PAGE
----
Now that we understand the slope formula and what the figures mean, finding the average rate of change of the function is feasible.

To make understanding this topic simpler, here are the steps you need to keep in mind to find the average rate of change.

### Step 1: Understand Your Values

In these sort of equations, math questions typically offer you two sets of values, from which you will get x and y values.

For example, let’s take the values (1, 2) and (3, 4).

In this instance, then you have to locate the values via the x and y-axis. Coordinates are typically given in an (x, y) format, as you see in the example below:

x1 = 1

x2 = 3

y1 = 2

y2 = 4

### Step 2: Subtract The Values

Calculate the Δx and Δy values. As you may recall, the formula for the rate of change is:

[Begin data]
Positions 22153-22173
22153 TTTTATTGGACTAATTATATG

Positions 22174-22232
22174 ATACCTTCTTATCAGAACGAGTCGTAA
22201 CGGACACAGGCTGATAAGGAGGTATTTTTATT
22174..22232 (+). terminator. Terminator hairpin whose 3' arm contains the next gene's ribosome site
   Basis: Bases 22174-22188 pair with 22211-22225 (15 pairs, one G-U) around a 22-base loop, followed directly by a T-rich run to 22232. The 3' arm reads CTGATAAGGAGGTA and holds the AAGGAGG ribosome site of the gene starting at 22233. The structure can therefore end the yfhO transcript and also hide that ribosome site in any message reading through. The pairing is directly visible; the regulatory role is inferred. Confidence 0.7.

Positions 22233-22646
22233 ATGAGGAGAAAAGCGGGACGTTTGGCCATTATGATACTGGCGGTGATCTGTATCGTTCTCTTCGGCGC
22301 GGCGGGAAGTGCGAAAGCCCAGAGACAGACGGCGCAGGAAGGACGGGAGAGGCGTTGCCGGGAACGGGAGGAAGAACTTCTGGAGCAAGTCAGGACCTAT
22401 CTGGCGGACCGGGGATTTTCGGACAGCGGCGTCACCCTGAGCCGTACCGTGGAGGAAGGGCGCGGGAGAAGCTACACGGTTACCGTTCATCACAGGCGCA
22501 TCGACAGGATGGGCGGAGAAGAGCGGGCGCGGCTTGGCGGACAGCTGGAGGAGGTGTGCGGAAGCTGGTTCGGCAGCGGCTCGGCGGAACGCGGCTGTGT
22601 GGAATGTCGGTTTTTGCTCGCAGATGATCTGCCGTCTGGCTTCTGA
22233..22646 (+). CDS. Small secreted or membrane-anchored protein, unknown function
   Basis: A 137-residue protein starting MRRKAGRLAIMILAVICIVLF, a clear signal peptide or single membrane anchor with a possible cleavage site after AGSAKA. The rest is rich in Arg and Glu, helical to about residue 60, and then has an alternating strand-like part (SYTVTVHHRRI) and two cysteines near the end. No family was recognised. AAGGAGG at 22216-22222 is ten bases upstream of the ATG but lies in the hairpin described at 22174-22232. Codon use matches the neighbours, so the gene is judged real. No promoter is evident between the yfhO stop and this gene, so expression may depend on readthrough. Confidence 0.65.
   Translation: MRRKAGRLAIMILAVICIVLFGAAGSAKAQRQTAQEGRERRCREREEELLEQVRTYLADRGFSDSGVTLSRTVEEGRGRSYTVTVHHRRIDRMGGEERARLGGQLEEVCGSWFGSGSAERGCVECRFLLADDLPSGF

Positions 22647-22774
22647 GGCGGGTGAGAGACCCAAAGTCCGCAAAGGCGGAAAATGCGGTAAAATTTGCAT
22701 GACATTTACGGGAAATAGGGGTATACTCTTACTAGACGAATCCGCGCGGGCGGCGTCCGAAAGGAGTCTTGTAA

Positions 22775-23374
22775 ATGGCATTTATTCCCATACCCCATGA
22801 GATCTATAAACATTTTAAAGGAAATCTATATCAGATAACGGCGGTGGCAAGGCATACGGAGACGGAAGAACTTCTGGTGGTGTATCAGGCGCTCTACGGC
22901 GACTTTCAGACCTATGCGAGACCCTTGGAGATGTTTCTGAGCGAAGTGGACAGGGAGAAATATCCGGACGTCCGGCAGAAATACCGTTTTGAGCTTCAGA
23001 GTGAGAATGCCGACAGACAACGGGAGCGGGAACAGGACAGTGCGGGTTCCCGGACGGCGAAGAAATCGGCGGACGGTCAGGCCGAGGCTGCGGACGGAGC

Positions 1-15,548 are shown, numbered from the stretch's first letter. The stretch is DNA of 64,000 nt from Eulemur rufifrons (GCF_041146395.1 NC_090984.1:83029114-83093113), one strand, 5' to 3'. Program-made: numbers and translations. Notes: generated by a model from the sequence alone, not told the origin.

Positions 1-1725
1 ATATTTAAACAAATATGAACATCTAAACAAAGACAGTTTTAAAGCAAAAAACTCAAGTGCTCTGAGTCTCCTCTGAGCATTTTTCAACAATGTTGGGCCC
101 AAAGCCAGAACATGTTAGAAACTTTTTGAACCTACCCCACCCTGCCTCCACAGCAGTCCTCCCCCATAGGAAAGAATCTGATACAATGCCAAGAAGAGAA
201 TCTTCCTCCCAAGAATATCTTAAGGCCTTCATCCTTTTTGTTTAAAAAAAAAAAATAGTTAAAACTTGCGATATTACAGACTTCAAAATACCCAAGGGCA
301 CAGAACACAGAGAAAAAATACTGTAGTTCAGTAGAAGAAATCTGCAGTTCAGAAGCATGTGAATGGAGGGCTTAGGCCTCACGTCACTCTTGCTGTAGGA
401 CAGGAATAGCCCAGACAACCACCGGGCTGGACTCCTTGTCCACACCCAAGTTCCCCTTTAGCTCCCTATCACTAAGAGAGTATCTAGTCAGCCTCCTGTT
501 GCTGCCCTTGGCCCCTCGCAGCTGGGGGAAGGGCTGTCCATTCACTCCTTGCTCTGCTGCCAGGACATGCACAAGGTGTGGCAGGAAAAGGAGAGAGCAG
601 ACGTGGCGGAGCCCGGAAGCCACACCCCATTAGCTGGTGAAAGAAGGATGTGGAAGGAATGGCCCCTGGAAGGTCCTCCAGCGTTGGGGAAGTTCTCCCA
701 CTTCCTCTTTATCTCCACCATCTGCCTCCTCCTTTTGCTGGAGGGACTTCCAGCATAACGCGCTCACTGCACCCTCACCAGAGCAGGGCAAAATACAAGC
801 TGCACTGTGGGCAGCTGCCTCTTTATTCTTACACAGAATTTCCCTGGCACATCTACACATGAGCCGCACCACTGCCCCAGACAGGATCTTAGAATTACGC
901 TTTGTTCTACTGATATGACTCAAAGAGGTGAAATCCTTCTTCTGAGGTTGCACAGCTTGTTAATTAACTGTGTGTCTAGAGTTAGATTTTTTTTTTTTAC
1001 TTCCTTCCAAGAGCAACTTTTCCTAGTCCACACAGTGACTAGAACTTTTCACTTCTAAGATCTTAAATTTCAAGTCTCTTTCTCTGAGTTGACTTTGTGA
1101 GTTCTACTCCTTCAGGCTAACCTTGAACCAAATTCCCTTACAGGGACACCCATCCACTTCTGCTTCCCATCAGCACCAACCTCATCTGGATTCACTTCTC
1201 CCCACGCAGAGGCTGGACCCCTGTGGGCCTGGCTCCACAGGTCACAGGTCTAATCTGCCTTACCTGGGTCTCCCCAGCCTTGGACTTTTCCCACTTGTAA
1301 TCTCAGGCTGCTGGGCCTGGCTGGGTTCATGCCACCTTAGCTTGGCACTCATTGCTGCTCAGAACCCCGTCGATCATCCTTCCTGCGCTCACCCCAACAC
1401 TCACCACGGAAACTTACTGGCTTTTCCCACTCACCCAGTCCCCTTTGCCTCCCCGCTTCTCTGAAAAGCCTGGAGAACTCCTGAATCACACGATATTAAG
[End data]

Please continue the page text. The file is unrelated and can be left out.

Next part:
R = Δy / Δx

Which then translates to:

R = y2 - y1 / x2 - x1

Now that we have found all the values of x and y, we can plug-in the values as follows.

R = 4 - 2 / 3 - 1

### Step 3: Simplify

With all of our values in place, all that we have to do is to simplify the equation by subtracting all the values. Thus, our equation becomes something like this.

R = 4 - 2 / 3 - 1

R = 2 / 2

R = 1

As stated, by replacing all our values and simplifying the equation, we achieve the average rate of change for the two coordinates that we were provided.

## Average Rate of Change of a Function

As we’ve shared previously, the rate of change is applicable to many diverse scenarios. The aforementioned examples focused on the rate of change of a linear equation, but this formula can also be used in functions.

The rate of change of function follows the same rule but with a different formula due to the different values that functions have. This formula is:

R = (f(b) - f(a)) / b - a

In this case, the values provided will have one f(x) equation and one X Y axis value.

### Negative Slope

As you might recollect, the average rate of change of any two values can be graphed. The R-value, is, equivalent to its slope.

Every so often, the equation concludes in a slope that is negative. This means that the line is trending downward from left to right in the Cartesian plane.